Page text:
Has modern warfare given US presidents too much power?
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What Bush had wrought by 2008, according to Wills, began with the Manhattan Project, which Franklin D. Roosevelt set in motion in 1939. The atomic bomb was pursued under the assumptions that Germany was madly working on it, too (its less ambitious program began to peter out in 1942) and that it would be dropped in Europe. But the Nazis were defeated months before the bomb was ready. The Manhattan Project entailed unprecedented secrecy and was conducted way off the books. Vice President Harry Truman, the man who would order the bomb to be used on Japan, only learned of its existence upon Roosevelt’s death.Skip to next paragraph
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Presidents ever since, Wills maintains, have reasoned that what was good for making the bomb could be applied to other endeavors, like the Central Intelligence Agency and its covert activities. The author cites an accounting by a New York Times reporter that America has overthrown 114 governments in the past 100 years, among them Iran and Guatemala (Eisenhower), South Vietnam (Kennedy), Grenada (Reagan), Panama and Haiti (George H.W. Bush), and Iraq and Afghanistan (George W. Bush).
The book also documents the way that secrecy required for legitimate national security purposes can metastasize to cover up governmental incompetence or malfeasance. President Nixon kept Americans in the dark about his secret bombing of Cambodia for political, rather than military, reasons; the Cambodians knew all about it the minute the first one exploded.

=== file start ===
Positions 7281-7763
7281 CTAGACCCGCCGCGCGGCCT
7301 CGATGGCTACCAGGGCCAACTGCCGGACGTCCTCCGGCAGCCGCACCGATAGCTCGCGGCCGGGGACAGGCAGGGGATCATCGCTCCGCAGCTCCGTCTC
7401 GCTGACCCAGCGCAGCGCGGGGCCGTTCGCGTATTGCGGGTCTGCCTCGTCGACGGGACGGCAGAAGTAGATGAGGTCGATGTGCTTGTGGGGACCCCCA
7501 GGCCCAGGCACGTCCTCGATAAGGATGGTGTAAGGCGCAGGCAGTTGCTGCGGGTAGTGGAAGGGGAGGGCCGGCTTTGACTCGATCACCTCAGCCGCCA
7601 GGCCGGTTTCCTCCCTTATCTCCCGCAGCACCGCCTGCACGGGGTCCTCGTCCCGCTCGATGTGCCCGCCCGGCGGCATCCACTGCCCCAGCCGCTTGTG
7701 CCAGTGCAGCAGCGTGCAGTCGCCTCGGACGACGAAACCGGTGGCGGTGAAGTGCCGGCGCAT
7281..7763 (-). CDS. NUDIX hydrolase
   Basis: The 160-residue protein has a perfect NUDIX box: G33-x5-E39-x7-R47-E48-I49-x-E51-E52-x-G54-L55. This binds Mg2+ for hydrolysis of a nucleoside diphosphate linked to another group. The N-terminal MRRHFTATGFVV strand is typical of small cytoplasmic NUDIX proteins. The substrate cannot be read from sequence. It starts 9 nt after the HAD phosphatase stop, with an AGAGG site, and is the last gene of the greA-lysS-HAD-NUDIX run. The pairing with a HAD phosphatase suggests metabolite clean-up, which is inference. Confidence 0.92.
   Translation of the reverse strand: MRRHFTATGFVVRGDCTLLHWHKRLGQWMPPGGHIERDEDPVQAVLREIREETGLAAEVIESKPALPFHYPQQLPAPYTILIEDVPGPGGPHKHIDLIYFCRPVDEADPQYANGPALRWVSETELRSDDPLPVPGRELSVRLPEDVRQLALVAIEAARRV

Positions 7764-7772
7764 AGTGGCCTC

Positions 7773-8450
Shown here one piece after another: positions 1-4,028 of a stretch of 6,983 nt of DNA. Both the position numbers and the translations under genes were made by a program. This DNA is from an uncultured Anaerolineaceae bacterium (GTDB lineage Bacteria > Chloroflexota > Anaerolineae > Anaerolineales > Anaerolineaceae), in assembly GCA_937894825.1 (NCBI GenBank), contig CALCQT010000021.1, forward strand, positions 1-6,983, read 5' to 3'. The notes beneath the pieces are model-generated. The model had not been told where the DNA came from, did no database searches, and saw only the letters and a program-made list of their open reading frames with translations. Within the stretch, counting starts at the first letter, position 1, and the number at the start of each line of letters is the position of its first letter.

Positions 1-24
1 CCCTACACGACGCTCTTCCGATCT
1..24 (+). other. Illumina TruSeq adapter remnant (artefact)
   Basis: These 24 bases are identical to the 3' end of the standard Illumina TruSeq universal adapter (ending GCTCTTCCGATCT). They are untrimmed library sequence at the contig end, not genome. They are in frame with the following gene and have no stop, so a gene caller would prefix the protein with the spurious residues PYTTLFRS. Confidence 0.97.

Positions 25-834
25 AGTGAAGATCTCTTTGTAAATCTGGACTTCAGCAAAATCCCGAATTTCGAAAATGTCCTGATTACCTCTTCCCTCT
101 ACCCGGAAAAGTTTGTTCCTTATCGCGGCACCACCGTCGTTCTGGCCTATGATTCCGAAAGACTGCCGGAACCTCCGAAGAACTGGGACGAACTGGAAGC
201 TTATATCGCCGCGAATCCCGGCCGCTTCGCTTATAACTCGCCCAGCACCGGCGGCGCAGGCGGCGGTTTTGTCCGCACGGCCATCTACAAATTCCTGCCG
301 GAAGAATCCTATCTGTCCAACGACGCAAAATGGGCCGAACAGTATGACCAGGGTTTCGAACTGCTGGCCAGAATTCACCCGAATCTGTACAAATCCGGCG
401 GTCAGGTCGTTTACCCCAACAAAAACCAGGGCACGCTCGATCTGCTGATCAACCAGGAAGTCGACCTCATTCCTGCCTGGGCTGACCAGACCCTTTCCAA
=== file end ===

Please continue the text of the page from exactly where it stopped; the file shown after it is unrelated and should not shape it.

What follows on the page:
And what Americans don’t know can hurt them, according to Wills, who argues that President Kennedy was so obsessed with bumping off Fidel Castro after the Bay of Pigs fiasco that secret, bungled assassination attempts induced the Cuban leader to seek missiles from the Soviets to deter America. Wills goes so far as to assert that the Cuban Missile Crisis, and our brush with thermonuclear war, was all Kennedy’s fault.
While his book sometimes seems like a never-ending op-ed piece, Wills knows how to marshal his arguments, usually grounding them in the factual record. The reader also learns delectable tidbits of historical information throughout. For example, by the mid-1950s the United States had already built more bombs than it could ever use, the equivalent in destructive power of 192,000 Hiroshimas. Among other side effects, the effort consumed 6.2 percent of the nation’s electrical power.
David Holahan is a freelance writer based in East Haddam, Conn.